Real life Low Power measurements STM32L

Thanks to Kim, who attended me on the Nordic Power Profiler Kit II, my tests on power measurements got a lot easier. Now I have a little post about power measurements on the STM32L051 and maybe in a later stadium on the STM32L151 chip.

Nordic Power Profiler Kit II

This kit is made to do power measurements. You can apply voltage from the USB connectors or from your own PSU or battery. With the software you can easily change settings of the sample rate and sample time. The software runs on MacOS, Linux and Windows. You can also read 8 Digital channels.

You can see the average current and other parameters of the window and change the window size or select a window.

Its a great tool, and helps me to test power consumptions on the STM32L051, where my Minipill LoRa board is based on. It cost about € 76,- but at this moment, December 2021, out of stock. Here you can find more information on the kit:

https://www.nordicsemi.com/Products/Development-hardware/Power-Profiler-Kit-2

Screenshot of Power Profiler software
Power Profile Kit II in action

I did some testing to get the bare minimal power absorption readings of my Minipill LoRa board V1.x. and previous test-boards. I used STM32CubeIDE and some example code to get the MCU in stop mode. This mode retains RAM and you would like that in case of uplink/downlink counters etc.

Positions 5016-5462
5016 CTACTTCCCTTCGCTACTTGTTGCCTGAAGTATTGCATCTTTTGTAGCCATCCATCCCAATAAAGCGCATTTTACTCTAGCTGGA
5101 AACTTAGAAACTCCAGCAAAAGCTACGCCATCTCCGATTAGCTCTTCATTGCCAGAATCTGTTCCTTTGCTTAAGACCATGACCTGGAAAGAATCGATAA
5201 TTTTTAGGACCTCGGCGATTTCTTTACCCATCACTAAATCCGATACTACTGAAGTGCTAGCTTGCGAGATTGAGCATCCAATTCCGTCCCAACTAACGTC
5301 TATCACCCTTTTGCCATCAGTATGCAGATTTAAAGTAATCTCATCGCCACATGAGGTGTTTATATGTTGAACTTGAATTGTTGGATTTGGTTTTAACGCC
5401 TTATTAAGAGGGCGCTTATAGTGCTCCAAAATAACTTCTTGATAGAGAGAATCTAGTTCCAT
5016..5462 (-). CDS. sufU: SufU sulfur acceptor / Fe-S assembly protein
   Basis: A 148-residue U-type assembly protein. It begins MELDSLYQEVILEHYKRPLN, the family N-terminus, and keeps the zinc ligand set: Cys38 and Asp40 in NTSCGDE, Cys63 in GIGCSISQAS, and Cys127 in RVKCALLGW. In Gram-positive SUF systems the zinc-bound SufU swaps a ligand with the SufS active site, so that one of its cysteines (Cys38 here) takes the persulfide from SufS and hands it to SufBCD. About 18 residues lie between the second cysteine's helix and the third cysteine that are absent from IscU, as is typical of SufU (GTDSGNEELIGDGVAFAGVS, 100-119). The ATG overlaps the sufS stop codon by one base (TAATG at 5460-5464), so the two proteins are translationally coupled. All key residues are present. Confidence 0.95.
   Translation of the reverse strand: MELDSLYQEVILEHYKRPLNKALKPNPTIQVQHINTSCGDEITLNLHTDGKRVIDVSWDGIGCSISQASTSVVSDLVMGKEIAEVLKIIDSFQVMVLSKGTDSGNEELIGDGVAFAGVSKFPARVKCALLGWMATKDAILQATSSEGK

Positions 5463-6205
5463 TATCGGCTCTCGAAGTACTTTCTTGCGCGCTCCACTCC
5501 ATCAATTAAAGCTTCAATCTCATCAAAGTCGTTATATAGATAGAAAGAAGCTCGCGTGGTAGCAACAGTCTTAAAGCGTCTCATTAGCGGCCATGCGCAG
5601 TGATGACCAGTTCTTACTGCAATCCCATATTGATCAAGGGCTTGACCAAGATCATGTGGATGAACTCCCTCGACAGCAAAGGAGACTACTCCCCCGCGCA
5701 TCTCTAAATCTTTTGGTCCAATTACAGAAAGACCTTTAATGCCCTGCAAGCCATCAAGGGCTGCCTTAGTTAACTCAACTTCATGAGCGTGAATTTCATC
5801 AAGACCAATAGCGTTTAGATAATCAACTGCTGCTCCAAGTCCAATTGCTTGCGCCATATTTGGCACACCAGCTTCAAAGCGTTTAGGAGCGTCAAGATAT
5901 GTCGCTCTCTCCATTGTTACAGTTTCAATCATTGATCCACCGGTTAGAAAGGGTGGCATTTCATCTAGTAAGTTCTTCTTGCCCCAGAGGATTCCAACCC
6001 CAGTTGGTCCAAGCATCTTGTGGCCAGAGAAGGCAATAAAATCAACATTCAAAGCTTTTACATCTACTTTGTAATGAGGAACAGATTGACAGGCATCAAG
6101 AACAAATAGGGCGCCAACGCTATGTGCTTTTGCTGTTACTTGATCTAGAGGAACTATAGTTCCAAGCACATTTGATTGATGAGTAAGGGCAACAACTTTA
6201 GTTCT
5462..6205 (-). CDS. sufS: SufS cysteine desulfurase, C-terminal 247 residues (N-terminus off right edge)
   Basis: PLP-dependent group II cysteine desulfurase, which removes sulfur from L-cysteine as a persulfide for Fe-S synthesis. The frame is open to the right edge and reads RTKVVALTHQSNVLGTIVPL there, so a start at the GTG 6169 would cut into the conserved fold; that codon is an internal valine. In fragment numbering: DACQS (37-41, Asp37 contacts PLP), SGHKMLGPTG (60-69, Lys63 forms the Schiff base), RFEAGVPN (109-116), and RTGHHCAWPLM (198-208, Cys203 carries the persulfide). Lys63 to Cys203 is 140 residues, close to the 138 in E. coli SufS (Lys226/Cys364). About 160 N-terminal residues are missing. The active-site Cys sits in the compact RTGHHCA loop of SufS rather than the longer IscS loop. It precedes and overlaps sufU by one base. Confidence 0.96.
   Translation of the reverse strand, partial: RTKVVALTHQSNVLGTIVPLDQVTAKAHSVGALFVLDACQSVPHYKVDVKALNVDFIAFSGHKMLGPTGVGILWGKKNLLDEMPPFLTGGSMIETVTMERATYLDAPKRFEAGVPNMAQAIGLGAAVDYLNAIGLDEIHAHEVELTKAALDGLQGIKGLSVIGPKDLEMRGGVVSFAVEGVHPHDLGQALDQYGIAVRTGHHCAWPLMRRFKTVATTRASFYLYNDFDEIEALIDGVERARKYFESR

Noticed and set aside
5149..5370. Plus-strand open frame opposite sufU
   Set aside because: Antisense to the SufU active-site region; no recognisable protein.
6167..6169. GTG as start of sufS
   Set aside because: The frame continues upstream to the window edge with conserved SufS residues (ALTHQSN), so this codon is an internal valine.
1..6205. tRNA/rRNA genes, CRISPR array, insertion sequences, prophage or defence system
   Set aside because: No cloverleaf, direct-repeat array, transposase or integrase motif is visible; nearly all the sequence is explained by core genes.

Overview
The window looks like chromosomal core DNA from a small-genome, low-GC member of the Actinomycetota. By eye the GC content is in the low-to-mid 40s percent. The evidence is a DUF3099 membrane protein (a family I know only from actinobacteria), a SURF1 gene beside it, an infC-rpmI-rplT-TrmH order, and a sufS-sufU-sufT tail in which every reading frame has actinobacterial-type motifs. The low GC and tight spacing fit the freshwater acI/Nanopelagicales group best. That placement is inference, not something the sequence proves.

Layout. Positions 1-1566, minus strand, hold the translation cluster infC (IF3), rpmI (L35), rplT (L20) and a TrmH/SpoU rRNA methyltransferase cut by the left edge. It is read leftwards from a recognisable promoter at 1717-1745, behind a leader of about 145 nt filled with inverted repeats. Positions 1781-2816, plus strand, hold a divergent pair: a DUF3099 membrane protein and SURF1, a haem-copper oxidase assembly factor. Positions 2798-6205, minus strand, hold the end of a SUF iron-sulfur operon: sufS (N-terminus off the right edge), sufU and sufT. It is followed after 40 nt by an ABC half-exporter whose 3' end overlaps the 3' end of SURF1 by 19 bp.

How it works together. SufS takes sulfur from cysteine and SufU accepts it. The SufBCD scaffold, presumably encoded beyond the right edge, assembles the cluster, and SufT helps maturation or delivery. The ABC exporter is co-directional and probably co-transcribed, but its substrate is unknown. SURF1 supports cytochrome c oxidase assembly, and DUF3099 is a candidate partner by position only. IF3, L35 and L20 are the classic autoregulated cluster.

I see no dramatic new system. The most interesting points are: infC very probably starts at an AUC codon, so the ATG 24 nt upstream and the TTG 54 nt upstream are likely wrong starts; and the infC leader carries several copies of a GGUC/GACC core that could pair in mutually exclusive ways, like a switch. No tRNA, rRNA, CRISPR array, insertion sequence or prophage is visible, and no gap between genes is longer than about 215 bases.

This is the core of the code. I do use the RTC to wakeup and put this in the while(1) loop. In first testing situations I got low power readings on the first sleep, but on the second sleep/stop cycle another 1.5 uA was added. I took a while but after good reading of the comments before the HAL_PWR_EnterSTOPMode function I had the solution.

        // reset_RTC; //change time to 0:00:00
	MX_RTC_Init();



	USR_PowerDown_GPIO();

	HAL_SuspendTick();
	// very important to reduce power after first wakeup!
	__HAL_PWR_CLEAR_FLAG(PWR_FLAG_WU);
	HAL_PWR_EnterSTOPMode(PWR_LOWPOWERREGULATOR_ON, PWR_STOPENTRY_WFI);
	SystemClock_Config();
	HAL_ResumeTick();

The results (VDD = 3.0V)

  1. With selecting MSI RC for main clock and LSI RC for RTC I got average 1.36 μA
  2. With selecting MSI RC for main clock and LSE (Ceramic Crystal) I got average 1.13 μA
  3. Selecting HSE Ceramic Crystal does not influence the power consumption in stop mode. That makes sense, all clocks are switched off.
  4. The Datasheet of the STM32L051 and AN4445, It should be down to 1.0 μA @ 3V or 0.82 μA @ 1.8V Stop mode + RTC + 20 KB RAM retention. I do not know how to get the extra 0.13 μA removed or is it a measurement error. All GPIO’s are switched off, and no peripherals are connected.
  5. Without the MCU connected to the kit I get a 0.1 μA “background noice”, the 0.13 uA is a measurement error.

Conclusion

In future design maybe I will add the RTC Ceramic Crystal, due to use of the RTC timer in low power situations.

In my project with the LoRa button I did not use the RTC clock. The current in stop-mode is down to 0.5 uA. This is almost the same as described in the AN4445 (415nA).

Comparison of three microcontrollers (L051, L151, F103)

Same PCB with three controllers from left to right: STM32L051, L151 and F103.

To choose a controller for my next project I wanted to compare the power usage of these three controllers. I list them here:

STML051C8T6
Cortex-M0+ max 32MHz, 64k Flash, 8k RAM
LSI RC 37 kHz = RTC
MSI RC 2.097 Mhz
HCLK 2.097 MHz
Stop mode (With RTC) 1.47uA average

STML151C8T6
Cortex-M3 max 32MHz, 64k Flash, 10k RAM
LSI RC 37 kHz = RTC
MSI RC 2.097 Mhz
HCLK 2.097 MHz
Stop mode (With RTC) 1.35 uA average

STMF103CBT6
Cortex-M3 max 72MHz, 128k Flash, 20k RAM
LSI RC 40 kHz = RTC
HSI RC 8 Mhz
HCLK 2 MHz
Stop mode (with RTC) 11.74 uA average

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